• Join a group such as a painting group or walking group.
  • Avoid junk and processed food.
  • Eat fruit and vegetables every day.
  • Keep a mood diary. There are charts available but a range of -5 through 0 to +5 is the best. The one below is coloured. The green area signifies a normal mood, yellow is where the mood is higher but is not affecting function. Light blue is the ‘low’ mood area but again does not affect function. Dark blue at the foot of the chart would indicate deep depression. For those with Bi Polar the bright pink/orange would indicate mania.

Keeping a mood diary is useful if you need to see a doctor about your depression. However, you should be keeping a diary of events, encounters, stressful times, upsets etc so that this can be viewed alongside. For example, if you have fallen out with your partner one day, it would be perfectly normal for your mood to sink into the lower green/light blue area.

 As for the waning Christmas spirit, some people find this festive season stressful with family difficulties and reminders of those who are no longer in our lives for a variety of reasons. Try to plan some outings for January which will help ease your depression.

 For those who are physically ill or disabled, reading self help books and using social media to keep in touch with others should help mood.

 Let’s hope the rest of January is good for you.

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Overspending during depression and bi-polar highs

There is a common problem with those who suffer mental health problems that sometimes they get carried away with their spending and overspend often to the point of landing in debt.

It is a well known fact that we think that buying the ‘next thing’ will make us happy and using a £5 off voucher if you spend £35.00 in the supermarket is actually saving you £5 when, in fact, you are probably spending more than you would if you did not have the voucher.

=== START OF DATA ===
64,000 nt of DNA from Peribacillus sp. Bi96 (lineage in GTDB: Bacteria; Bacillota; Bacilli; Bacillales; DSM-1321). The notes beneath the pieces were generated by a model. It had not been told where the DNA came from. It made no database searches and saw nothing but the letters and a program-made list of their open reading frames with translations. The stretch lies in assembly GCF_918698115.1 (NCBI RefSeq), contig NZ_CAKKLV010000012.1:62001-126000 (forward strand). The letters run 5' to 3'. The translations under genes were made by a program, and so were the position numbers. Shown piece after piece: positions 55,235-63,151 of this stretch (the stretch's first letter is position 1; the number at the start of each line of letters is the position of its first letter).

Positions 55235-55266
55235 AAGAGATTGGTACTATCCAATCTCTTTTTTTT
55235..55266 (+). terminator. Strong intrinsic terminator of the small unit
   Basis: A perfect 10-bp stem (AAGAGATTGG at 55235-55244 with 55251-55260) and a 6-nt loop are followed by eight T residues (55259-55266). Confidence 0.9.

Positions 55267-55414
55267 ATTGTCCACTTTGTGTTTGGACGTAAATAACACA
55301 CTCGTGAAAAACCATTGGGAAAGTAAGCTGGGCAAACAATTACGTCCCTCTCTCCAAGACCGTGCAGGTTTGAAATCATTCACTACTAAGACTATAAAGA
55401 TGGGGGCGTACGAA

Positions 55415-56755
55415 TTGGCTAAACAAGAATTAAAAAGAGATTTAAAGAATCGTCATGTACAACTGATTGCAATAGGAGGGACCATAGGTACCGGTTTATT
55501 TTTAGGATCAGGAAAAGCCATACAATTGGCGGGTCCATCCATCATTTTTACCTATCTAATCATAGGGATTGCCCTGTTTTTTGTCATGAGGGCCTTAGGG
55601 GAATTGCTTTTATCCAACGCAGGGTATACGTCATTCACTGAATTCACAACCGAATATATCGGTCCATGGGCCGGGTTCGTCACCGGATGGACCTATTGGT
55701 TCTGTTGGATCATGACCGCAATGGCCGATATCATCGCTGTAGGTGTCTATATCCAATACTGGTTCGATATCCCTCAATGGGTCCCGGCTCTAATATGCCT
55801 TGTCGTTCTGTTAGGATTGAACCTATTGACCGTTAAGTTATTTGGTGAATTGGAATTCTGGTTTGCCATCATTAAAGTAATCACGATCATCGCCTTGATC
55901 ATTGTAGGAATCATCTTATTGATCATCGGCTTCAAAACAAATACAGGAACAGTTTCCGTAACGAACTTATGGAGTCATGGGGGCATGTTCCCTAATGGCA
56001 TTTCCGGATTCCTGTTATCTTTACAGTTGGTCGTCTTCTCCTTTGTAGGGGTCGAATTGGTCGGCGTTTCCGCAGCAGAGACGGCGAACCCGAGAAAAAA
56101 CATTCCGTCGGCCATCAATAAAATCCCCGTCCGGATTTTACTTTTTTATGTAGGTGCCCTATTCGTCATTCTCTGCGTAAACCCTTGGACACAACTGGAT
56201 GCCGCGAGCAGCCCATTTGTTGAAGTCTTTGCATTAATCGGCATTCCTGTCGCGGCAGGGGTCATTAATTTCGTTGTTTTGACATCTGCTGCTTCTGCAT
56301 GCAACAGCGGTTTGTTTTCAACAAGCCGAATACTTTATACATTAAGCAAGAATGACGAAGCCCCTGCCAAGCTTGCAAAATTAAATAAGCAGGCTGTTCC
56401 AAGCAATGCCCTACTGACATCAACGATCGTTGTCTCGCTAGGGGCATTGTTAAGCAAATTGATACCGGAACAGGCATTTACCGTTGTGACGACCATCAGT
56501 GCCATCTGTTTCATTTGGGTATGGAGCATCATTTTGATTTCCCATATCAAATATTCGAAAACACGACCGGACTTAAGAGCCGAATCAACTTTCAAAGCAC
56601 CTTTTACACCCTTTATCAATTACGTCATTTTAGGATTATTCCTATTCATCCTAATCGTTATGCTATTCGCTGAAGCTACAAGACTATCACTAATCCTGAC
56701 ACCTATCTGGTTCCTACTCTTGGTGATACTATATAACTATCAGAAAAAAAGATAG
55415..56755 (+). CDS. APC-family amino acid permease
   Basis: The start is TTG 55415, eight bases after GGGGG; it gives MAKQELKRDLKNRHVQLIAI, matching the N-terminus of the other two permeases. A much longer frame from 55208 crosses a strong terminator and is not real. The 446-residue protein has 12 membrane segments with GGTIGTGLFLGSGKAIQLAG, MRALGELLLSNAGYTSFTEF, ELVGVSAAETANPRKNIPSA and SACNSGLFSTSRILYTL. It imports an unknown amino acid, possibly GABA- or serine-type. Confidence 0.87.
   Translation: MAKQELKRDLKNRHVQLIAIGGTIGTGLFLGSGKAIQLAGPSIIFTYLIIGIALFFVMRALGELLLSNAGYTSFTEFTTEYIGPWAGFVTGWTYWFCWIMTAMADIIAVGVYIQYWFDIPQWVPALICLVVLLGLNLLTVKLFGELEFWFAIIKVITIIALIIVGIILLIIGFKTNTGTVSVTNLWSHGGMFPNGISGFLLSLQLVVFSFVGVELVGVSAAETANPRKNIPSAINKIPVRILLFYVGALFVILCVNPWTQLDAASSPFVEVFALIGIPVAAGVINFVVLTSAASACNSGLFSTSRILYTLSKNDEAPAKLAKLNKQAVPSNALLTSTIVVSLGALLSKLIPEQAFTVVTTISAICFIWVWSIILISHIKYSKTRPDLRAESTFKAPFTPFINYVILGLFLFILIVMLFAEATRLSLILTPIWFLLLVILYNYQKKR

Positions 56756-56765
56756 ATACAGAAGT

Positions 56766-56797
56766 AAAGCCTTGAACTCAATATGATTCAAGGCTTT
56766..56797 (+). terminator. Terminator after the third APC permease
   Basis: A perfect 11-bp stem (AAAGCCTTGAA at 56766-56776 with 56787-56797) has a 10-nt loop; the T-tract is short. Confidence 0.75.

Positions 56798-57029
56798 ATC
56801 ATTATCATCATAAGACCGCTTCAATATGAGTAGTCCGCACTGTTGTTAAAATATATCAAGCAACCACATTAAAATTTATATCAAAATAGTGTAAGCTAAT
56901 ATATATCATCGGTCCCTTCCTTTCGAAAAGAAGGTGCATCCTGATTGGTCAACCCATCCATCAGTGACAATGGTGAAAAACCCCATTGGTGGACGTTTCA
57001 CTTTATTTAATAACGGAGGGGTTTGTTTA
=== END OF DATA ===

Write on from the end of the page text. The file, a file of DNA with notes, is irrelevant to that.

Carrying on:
I came across the article below which, forgive me if it is wordy, does explain some aspects of why we overspend. At this time of year when we are feeling drab and the nights are still closing in before 4.30 it is easy to think that going out shopping and buying something we have always wanted or a holiday that we see others enjoying will be the answer to our low mood.

http://www.getrichslowly.org/blog/2015/01/14/why-we-spend-are-you-falling-for-these-costly-biases/

I did read something about spending to make  ourselves happy. It is on a previous blog on happiness. Apparently we buy something and experience some temporary feeling of satisfaction so we think it has worked. In fact the feeling soon goes away and sometimes our mood can plummet when we realise that the purchase did not act as the magic bullet. The realisation that we have spent £x and got no long-term reward can send us into a decline of regret and evoke feelings where we ‘beat ourselves up’ for falling for this ploy once again. The temporary easing of our anxiety can bounce back to hit us full in the face, worse than before.

I am now subscribing to the minimalist theory. A few pairs of black leggings, a good pair of boots and a few tops and layers are seeing me through the winter. I have a lovely skirt I bought in the Mistral sale which I wear to go out and my previous purchases for winter come out occasionally. There is NO need for any more new clothes so the January sales will not be seeing me this year.

Try it and see if you feel better by NOT spending.